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Differentiation of mating system, life history and floral traits in annual and perennial populations of an insect-pollinated plant
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  • Yue Ma,
  • Spencer Barrett,
  • Fang-Yuan Wang,
  • Jun-Chen Deng,
  • Wei-Ning Bai
Yue Ma
Beijing Normal University College of Life Sciences
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Spencer Barrett
University of Toronto
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Fang-Yuan Wang
Beijing Normal University College of Life Sciences
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Jun-Chen Deng
Beijing Normal University College of Life Sciences
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Wei-Ning Bai
Beijing Normal University College of Life Sciences
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Abstract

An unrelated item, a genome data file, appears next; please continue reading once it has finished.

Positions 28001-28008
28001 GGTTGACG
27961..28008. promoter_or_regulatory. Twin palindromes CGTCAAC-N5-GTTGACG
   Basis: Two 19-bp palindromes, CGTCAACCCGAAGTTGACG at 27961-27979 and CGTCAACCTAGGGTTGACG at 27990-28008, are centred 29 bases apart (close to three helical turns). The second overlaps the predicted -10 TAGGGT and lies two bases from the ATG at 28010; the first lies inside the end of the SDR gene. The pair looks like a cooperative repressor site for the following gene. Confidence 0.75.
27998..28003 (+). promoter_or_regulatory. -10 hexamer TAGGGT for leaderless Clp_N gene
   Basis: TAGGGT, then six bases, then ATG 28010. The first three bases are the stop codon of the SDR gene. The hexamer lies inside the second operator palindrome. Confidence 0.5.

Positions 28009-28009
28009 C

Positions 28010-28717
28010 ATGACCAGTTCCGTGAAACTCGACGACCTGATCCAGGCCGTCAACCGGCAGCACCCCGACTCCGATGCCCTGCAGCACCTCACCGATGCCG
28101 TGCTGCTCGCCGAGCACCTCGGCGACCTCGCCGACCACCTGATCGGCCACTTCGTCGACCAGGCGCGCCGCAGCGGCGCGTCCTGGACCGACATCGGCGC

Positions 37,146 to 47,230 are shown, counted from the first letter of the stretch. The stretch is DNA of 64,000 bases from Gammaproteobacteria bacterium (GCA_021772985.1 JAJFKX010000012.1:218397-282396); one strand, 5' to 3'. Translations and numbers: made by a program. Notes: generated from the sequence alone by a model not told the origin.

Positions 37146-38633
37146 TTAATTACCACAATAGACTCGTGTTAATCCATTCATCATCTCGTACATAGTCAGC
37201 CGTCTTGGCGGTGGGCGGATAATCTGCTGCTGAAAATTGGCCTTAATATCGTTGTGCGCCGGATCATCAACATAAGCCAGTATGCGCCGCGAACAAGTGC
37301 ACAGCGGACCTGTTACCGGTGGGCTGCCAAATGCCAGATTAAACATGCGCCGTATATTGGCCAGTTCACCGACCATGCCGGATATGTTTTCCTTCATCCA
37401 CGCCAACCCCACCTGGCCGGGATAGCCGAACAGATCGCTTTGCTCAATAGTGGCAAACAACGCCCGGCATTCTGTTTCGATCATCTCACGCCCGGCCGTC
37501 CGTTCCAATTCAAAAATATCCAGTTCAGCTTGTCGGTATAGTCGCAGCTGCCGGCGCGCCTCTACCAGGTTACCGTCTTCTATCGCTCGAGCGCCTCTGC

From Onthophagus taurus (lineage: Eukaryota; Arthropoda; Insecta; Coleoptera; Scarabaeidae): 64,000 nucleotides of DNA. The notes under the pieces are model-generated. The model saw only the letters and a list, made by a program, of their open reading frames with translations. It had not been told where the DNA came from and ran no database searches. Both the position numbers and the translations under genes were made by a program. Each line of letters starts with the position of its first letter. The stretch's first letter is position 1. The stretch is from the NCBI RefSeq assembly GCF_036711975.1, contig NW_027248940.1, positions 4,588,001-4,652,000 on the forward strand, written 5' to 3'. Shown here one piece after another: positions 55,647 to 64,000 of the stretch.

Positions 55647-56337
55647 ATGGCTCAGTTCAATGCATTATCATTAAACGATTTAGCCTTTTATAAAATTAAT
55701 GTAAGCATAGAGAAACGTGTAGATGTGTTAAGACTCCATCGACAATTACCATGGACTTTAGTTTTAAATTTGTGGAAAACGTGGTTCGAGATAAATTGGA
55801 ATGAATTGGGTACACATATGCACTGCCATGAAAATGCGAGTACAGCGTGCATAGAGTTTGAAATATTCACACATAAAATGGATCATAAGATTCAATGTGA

Theory predicts that selfing should be more prevalent among annuals than perennials, a pattern confirmed by comparative evidence. Yet, intraspecific comparisons between annual and perennial populations are few because such variation is rare among flowering plants. Here, we investigate relations between mating systems and life-history traits between annual and perennial plants of Incarvillea sinensis, a wide-ranging insect-pollinated herb native to China. We estimated outcrossing rates and biparental inbreeding in 16 allopatric and five sympatric populations in which both life histories co-existed using 20 microsatellite loci. In each population we measured plant height, branch number, corolla size, tube length and herkogamy for ~30 individuals. In a sympatric population, we recorded daily flower number, pollinator visitation and collected data on fruit and seed set of annual and perennial plants. As predicted, outcrossing rates (t) were considerably higher in perennial (mean = 0.76) than annual (mean = 0.09) populations, with the degree of herkogamy consistently larger in outcrossing populations. Perennial populations were more branched with more flowers which were larger in size than in annual populations. In sympatric populations, annuals had significantly higher fruit and seed set than perennials. Differences in herkogamy between annual and perennial plant likely play a key role in governing outcrossing rates. The maintenance of mating system and life-history trait differentiation in I. sinensis probably results from correlated evolution in response to local environmental conditions.